Another legend stems from the previous one: allegedly a decrease in atmospheric pressure causes spontaneous expansion of the swim bladder, and the fish is pushed into the upper layers of water, which causes discomfort and lack of appetite. However, we repeat: the fish swims, changing its position not only in the horizontal, but also in the vertical plane. She learned to react quickly enough to more significant changes and automatically control the filling of the swim bladder.
However, where did these myths come from? Indeed, it is noted that with a sharp decrease in atmospheric pressure, representatives of the ichthyofauna actually decrease their activity for some time. At the same time, an increase in this indicator is capable of provoking both an active zeal and a period of passivity. During the period of stable (for several days) pressure of the order of 750 mm Hg. The fish bite steadily, according to the usual schedule.
From this we can conclude that representatives of the ichthyofauna still feel the upcoming changes in the weather (the swim bladder is an excellent barometer) and begin to prepare for them in advance, sometimes distracting from the search for food.
We are all sensitive to changes in ambient temperature, and the inhabitants of reservoirs in this regard are no exception. However, water warms up and cools much more slowly than air, so the fish usually has enough time to adapt to new conditions. She is not accustomed to sudden temperature jumps (especially in plus), so a sharp warming to critical values can even destroy her.
But in winter, a different situation develops: with the onset of cold weather, the water is covered with a layer of ice. Its temperature is dropping, and with each frosty day, the ice shell gets thicker. However, it is also a natural protector that protects water from freezing to the bottom.
In principle, representatives of the ichthyofauna have sufficiently adapted to winters typical for their living conditions. When temperatures drop below values acceptable for active life, they simply fall into a daze, lose interest in food, stop moving – they save energy. As a result, some species even tolerate freezing: there are proven facts testifying to how miraculously perch and crucian carp literally frozen into the ice came to life.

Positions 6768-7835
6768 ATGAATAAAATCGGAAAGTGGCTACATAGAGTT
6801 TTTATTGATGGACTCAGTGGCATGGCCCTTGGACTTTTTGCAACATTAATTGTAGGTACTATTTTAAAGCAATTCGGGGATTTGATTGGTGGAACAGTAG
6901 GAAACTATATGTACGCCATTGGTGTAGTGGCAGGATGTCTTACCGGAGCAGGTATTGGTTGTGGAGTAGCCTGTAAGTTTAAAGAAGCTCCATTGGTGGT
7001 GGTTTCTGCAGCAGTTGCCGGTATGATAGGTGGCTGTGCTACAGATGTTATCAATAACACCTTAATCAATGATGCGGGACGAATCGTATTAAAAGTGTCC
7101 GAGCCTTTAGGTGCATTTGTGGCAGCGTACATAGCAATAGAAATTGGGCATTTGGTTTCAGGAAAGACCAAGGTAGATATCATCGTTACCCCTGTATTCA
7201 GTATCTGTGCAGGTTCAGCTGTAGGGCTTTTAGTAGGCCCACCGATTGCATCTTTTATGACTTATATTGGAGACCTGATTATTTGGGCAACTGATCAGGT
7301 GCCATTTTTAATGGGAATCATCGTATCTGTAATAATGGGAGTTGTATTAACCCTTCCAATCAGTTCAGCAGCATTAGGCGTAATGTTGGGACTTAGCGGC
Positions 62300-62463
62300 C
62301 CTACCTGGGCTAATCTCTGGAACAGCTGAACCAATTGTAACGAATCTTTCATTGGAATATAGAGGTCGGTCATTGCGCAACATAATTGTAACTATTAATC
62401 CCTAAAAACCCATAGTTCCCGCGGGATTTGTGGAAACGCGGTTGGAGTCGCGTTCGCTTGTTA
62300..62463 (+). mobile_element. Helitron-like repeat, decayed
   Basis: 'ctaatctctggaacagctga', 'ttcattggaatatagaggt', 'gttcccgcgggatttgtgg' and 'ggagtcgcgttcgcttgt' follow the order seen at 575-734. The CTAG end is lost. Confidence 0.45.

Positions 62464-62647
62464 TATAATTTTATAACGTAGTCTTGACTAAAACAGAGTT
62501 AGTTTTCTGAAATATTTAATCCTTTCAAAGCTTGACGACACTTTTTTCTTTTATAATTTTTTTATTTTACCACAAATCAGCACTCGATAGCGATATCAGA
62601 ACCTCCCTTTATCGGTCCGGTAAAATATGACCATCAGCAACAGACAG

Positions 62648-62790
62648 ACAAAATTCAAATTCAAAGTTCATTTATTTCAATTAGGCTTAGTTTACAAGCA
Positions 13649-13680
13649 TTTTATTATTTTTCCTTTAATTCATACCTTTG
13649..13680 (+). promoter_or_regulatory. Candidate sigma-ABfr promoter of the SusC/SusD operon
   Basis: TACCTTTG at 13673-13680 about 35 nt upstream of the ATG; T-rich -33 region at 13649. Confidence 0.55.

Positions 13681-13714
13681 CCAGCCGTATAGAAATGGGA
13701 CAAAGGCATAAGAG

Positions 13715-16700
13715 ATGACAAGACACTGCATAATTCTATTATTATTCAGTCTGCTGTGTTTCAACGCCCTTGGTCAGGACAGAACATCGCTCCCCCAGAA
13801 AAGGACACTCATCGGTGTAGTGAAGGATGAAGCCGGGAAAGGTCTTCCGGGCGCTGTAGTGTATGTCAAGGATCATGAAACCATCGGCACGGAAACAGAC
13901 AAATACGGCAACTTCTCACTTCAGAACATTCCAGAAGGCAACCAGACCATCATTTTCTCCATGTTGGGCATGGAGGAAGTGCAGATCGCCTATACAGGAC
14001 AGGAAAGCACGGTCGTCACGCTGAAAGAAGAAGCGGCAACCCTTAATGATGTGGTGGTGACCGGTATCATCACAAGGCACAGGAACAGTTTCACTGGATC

Each inhabitant of the reservoir has its own minimum activity temperature:
- 4 o C . The most “frost-resistant” are burbot, pike, trout, roach, pike perch.
- 8-12 o C . Average indicators show perch, catfish, bream, silver bream.
- 13 o C and above . The most thermophilic of the inhabitants of our reservoirs are carp and crucian carp.
The fish need some time to adapt to the winter regime, but this happens quickly enough. Didn’t one of the winter roads set catch records for the first ice? It is in the first weeks of winter, while the water is still sufficiently saturated with oxygen, that an active diet is observed – representatives of the ichthyofauna rush to replenish the supply of nutrients.
Further, the ice crust keeps growing, the volume of free water decreases, and the oxygen saturation decreases. Rotting of underwater and coastal vegetation also contributes to this process. During this period, called the wilderness, the inhabitants of reservoirs move away from the shores (there the ice crust is thicker, and there is more rotting vegetation, therefore, there is less oxygen) and retreat to the wintering pits, where they become numb. In fact, the middle of winter with bitter frosts is a test of skill and endurance for a winter angler. It is better for a beginner and a frosty to sit out this time at home.
An increase in temperature usually leads to more active biting. By spring, clear days no longer portend crackling frosts, but thaws. The water temperature rises, which leads to the melting of ice and the opening of water bodies. Such weather is favorable for fishing, especially since many representatives of the ichthyofauna on the eve of spawning begin to demonstrate a remarkable appetite.